Let be a protocol that solves the plurality consensus problem with initial colors, and let be the output function of . Define . We start by observing that there must be some color , such that . For any initial configuration and color , let be the number of agents in with initial color
. For an odd integer
, let be the set of all initial configurations , such that , and for any color , is an even number. Given that, for the sake of the lower bound, we can assume a complete topology, the number of configurations in is equal to the number of ways to put pair of balls into bins. Therefore, we have For each , since the plurality color in is , will reach a configuration that maps all agents in the configuration to . The number of such possible configurations is at most the number of ways to put balls into bins. For a sufficiently large , the number of such possible configurations is at most Observe that for and sufficiently large , the upper bound on the number of possible final configurations is less than the lower bound on . Therefore, there must be two distinct initial configurations and a configuration in which all agents are mapped to , such that is reachable from both and , by some activation sequences and respectively. By definition of , we have the following observation. For each where , there exists a color such that . Let be the color obtained from Observation 2 when applied to and . Without loss of generality, assume that . Let be an initial configuration with agents, all having initial color . Let us consider the two initial configurations and . Observe that the plurality color in is still , while the plurality color in is now . Since and are possible initial sequences of interactions in and respectively, both and can reach the configuration . Therefore, a protocol using only states can fail to distinguish between initial configurations and . Hence, fails to solve the problem on at least one initial configuration.3 Upper bound on
In the following, we present a protocol that solves the problem with polynomial state complexity; we prove that . The protocol proposed by Gasieniec et al. [2] solves the problem using a polynomial number of states, under the hypothesis that agents agree on a way to represent each color with a bit label.
First, we present a protocol that constructs such a shared labeling for the input colors (Theorem 3.1). Then, we combine these two protocols to design a new protocol that solves the Plurality Problem (Theorem 1.2).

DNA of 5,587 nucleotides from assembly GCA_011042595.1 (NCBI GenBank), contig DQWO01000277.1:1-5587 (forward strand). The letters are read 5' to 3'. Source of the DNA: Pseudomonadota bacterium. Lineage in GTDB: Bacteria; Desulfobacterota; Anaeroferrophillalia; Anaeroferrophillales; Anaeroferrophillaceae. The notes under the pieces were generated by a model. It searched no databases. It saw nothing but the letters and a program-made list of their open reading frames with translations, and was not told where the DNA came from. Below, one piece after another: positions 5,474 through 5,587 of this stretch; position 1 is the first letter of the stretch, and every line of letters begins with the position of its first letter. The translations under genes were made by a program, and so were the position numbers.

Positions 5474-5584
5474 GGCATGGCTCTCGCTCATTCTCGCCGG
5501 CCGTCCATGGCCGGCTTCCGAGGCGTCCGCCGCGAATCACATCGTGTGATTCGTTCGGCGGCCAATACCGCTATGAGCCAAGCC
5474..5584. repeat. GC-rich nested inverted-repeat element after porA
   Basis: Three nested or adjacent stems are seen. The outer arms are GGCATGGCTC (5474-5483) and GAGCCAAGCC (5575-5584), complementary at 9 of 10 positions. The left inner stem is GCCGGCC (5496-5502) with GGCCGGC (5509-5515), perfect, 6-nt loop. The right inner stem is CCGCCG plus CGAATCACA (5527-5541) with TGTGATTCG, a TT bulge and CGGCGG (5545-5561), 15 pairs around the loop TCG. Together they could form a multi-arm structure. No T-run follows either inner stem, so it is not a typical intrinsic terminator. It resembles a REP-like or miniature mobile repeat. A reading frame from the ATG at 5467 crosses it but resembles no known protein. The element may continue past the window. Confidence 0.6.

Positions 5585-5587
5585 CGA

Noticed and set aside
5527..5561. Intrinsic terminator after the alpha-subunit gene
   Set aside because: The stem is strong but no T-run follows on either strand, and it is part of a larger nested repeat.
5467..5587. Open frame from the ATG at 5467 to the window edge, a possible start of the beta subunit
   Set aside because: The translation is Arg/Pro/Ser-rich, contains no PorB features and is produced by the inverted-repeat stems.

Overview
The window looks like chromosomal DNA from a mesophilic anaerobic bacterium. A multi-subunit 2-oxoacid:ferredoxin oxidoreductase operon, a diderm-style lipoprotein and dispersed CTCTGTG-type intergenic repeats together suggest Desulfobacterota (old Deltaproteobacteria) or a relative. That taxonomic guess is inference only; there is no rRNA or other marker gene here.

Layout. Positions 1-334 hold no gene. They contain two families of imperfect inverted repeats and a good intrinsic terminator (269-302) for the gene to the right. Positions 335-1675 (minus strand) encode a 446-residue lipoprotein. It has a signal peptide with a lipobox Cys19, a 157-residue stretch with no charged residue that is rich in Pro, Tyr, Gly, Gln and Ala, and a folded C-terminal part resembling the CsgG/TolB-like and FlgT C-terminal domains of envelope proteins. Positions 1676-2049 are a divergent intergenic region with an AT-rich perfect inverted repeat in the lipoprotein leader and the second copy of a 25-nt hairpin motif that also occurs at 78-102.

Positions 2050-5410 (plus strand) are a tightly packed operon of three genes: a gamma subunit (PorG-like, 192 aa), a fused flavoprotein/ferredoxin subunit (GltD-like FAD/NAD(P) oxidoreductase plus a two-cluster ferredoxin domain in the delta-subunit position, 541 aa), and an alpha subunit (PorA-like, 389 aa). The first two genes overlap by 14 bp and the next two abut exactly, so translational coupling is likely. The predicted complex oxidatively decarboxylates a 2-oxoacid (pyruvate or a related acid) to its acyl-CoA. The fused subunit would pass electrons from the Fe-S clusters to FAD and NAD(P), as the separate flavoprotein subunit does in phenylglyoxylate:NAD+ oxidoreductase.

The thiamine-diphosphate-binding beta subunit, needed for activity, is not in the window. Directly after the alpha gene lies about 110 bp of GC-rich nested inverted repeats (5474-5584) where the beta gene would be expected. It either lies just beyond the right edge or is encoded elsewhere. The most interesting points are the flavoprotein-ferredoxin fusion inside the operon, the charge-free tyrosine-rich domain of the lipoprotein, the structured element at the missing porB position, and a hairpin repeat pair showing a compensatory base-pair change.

3.1 Protocol for the Ordering Problem
In the Ordering Problem, each agent initially obtains its input color , from a set of possible colors of size . The goal of the agent is to eventually agree on a bijection between the set of the possible input colors of size , and the integers . In other words, each agent eventually gets a label , such that for any two agents and , iff . We want to solve the Ordering Problem by means of a protocol which uses as few states as possible.
A weakly fair scheduler activates pairs of agents to interact. We consider the underlying topology of possible interactions to be a complete directed graph. We show how to remove such assumption in General Graphs section.
In this section, we prove the following theorem. There is a population protocol which solves the Ordering Problem under a weakly fair scheduler, by employing states per agent.
We refer the reader to the section Insights on the Difficulty in the Introduction for an overview of the main ideas behind protocol .
Memory Organization. The state of each agent , encodes the following information:

, the initial color, which never changes.

, the desired value, stored in bits.

, a bit, indicating whether or not is a leader.

, a bit, indicating whether or not is a root.

, a color from the set . If and is on a linked list, then is the color of the agent preceding on the linked list. Otherwise is set to be .

, a color from the set . If is on a linked list, is the color of the agent succeeding on the linked list (or if is the last agent in the linked list). Otherwise, is the color of the agent whom is following on a linked list, to reach the end of that linked list, or if is not following a linked list yet.